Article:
No Waiver of Privilege from Presence of Parents and Neighbor at Conversation with Counsel

From Quagliarello v. Dewees, 2011 U.S. Dist. LEXIS 78870 (E.D. Pa. July 20, 2011) (§ 1983 action against a police officer):

Plaintiff contends that [her attorney] Murphy cannot testify as to her conversations with Plaintiff, because any conversations between Plaintiff and her criminal defense attorney are privileged pursuant to Fed. R. Evid. 501. *** Confidential communications are not intended to be disclosed to third persons other than parties who further the provision of professional legal services. United States v. Moscony, 927 F.2d 742, 752 (3d Cir. 1991). "The ultimate key to determining confidentiality is intent." Id. (clients' signing of affidavit in the presence of a third-party did not waive the attorney-client privilege where the clients intended their communications to be confidential).

Defendants argue that Plaintiff waived the attorney-client privilege because she consulted with Murphy in the presence of third parties, i.e. her parents and Gorbey [a neighbor and employee of defense counsel who referred the plaintiff to her lawyer]. Westinghouse Elec. Corp. v. Republic of Philippines, 951 F.2d 1414, 1424 (3d Cir. 1991) (citing United States v. AT&T, 642 F.2d 1285, 1299 (D.C. Cir. 1980)) ("voluntary disclosure to a third party of purportedly privileged communications has long been considered inconsistent with an assertion of the privilege").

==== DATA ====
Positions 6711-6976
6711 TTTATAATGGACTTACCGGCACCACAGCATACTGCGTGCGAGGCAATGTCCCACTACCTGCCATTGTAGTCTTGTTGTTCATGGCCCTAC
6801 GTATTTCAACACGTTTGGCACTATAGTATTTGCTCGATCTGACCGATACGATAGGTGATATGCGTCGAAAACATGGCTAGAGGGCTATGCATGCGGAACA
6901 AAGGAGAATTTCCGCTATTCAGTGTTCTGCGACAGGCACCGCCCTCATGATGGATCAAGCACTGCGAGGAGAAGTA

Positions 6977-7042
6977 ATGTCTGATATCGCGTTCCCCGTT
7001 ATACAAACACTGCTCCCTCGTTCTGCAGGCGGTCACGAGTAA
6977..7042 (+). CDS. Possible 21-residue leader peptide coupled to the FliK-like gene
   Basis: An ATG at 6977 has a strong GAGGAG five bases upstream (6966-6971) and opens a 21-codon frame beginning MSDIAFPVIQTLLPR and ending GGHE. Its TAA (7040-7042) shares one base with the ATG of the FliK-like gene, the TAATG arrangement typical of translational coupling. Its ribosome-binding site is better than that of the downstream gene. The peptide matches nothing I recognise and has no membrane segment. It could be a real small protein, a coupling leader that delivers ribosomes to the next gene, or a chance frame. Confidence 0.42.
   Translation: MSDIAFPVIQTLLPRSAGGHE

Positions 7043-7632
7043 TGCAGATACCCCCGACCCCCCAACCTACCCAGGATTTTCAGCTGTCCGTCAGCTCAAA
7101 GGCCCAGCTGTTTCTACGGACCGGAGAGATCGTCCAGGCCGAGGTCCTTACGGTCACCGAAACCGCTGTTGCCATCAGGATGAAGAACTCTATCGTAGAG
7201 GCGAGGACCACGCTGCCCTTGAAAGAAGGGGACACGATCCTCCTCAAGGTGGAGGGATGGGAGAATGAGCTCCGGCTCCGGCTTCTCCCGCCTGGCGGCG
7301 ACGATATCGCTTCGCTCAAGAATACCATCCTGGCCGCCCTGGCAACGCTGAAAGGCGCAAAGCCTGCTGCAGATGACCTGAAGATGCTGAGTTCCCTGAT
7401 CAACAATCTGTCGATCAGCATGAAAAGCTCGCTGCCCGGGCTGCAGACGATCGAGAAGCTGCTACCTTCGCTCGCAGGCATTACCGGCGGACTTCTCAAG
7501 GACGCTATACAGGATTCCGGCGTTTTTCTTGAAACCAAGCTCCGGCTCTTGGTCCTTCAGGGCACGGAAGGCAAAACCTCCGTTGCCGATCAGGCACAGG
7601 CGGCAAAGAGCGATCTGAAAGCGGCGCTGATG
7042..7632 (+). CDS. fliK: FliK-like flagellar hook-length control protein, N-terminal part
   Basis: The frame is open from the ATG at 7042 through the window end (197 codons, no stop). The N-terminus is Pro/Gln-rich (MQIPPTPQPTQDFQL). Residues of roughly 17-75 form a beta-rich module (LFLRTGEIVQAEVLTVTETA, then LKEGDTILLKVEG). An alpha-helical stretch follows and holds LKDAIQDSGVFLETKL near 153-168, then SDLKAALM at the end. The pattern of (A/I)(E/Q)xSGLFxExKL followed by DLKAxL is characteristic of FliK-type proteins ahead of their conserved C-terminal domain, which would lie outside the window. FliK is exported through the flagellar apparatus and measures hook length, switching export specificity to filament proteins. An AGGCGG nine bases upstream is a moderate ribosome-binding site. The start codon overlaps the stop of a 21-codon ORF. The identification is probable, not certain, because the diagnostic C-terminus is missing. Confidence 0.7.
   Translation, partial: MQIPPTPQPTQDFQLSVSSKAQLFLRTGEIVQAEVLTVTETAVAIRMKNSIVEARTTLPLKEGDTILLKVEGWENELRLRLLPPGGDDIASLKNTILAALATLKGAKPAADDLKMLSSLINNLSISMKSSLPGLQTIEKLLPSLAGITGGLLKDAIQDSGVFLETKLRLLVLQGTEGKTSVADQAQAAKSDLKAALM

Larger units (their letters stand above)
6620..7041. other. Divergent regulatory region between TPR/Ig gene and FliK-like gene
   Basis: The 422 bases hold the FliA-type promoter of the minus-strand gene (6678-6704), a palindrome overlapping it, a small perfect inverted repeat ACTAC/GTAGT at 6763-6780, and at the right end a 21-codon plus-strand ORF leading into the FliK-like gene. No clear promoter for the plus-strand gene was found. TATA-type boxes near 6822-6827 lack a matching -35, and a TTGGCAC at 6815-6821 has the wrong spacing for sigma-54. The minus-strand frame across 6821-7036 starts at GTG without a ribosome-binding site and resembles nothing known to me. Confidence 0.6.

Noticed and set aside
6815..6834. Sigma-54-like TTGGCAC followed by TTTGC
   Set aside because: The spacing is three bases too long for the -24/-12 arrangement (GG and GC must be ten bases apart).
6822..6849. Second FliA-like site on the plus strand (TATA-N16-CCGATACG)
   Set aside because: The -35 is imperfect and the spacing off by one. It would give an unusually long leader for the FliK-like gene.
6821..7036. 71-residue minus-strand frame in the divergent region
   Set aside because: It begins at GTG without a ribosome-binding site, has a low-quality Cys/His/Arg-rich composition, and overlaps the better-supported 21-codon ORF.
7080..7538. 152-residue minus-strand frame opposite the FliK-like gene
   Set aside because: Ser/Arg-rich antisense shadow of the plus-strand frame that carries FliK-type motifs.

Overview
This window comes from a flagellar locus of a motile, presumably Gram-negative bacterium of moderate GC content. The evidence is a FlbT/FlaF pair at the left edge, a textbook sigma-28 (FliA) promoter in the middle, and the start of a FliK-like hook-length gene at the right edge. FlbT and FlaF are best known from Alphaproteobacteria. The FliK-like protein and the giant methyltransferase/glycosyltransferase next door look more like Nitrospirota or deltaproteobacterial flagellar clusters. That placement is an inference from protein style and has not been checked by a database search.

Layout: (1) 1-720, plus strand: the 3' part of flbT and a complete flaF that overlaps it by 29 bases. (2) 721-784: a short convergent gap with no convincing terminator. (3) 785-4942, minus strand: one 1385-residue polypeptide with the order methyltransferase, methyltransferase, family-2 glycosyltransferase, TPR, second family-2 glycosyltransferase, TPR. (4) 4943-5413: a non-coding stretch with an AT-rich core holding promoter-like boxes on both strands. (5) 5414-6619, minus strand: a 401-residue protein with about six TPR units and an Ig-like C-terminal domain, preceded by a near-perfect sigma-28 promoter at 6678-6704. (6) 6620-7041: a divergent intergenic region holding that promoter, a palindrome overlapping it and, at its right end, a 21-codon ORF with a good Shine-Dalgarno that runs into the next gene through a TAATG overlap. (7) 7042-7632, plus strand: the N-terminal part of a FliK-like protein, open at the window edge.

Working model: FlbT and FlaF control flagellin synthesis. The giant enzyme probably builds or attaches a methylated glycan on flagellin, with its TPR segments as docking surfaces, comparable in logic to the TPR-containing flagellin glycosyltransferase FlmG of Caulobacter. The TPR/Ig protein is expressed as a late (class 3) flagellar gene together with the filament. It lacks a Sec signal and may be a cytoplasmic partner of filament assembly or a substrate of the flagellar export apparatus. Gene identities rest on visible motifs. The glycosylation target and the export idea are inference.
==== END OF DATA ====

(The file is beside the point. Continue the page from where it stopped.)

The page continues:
The Court finds that Plaintiff did not waive the privilege as to discussions where Donna Gorbey and Plaintiff's parents were present. In Kevlik v. Goldstein, 724 F.2d 844 (1st Cir. 1984), the First Circuit held that the presence of a client's father at the meeting with his attorney did not waive the attorney-client privilege where the client intended that his communications with the attorney were confidential. Id. at 849. Furthermore, "[t]he presence of a third party will not vitiate the attorney-client privilege if the third party is the attorney's or client's agent or possesses a commonality of interest with the client." In re Grand Jury Investigation, 918 F.2d 374, 386 n.19 (3d Cir. 1990) (citing 8 Wigmore at § 2311); see also Miller v. Haulmark Transport Sys., 104 F.R.D. 442, 445 (E.D. Pa. 1984) (Huyett, J.) ("[T]he privilege is not destroyed when a person other than the lawyer is present at a conversation between an attorney and his or her client if that person is needed to make the conference possible or to assist the attorney in providing legal services.").

Here, Plaintiff's neighbor and parents facilitated Plaintiff's obtaining legal counsel on the day of her arrest. There is no evidence that Plaintiff intended to waive the attorney-client privilege in her communications with Murphy. Therefore, the Court grants Plaintiff's motion in limine.

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